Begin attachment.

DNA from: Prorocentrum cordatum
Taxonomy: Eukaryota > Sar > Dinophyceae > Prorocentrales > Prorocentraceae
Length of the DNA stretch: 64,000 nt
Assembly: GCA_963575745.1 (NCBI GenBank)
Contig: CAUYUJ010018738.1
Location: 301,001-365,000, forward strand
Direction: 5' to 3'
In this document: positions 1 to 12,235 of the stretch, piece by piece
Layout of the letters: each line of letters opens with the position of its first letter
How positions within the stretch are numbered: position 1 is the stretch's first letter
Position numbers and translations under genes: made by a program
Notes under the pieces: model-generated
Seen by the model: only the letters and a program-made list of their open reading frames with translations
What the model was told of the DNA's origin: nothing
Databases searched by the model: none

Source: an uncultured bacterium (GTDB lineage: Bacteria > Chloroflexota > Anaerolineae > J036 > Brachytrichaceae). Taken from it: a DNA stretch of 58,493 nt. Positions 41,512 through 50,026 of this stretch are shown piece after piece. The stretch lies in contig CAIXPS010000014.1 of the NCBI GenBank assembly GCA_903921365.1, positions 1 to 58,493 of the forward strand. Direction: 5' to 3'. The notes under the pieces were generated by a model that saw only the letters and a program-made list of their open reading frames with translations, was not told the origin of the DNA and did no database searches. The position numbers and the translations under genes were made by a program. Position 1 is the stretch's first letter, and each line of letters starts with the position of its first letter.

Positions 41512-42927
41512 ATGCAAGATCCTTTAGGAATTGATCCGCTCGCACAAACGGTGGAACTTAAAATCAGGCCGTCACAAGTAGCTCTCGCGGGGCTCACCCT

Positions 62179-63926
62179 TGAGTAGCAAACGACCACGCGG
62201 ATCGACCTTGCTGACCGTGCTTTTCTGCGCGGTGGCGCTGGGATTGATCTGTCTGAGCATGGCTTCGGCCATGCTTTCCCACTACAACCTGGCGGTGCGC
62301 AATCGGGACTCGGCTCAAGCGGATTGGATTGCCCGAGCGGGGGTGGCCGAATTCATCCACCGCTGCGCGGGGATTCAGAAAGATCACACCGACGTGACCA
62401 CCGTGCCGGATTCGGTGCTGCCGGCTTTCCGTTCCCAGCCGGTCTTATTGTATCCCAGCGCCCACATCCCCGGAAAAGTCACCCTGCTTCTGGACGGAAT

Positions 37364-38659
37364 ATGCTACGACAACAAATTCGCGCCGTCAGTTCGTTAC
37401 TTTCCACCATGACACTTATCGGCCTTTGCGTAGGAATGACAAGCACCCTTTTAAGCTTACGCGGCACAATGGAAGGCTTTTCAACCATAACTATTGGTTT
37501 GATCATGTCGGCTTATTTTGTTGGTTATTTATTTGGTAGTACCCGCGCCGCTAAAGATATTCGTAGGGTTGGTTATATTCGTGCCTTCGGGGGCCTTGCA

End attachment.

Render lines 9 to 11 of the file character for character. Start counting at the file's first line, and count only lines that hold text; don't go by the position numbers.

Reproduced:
Layout of the letters: each line of letters opens with the position of its first letter
How positions within the stretch are numbered: position 1 is the stretch's first letter
Position numbers and translations under genes: made by a program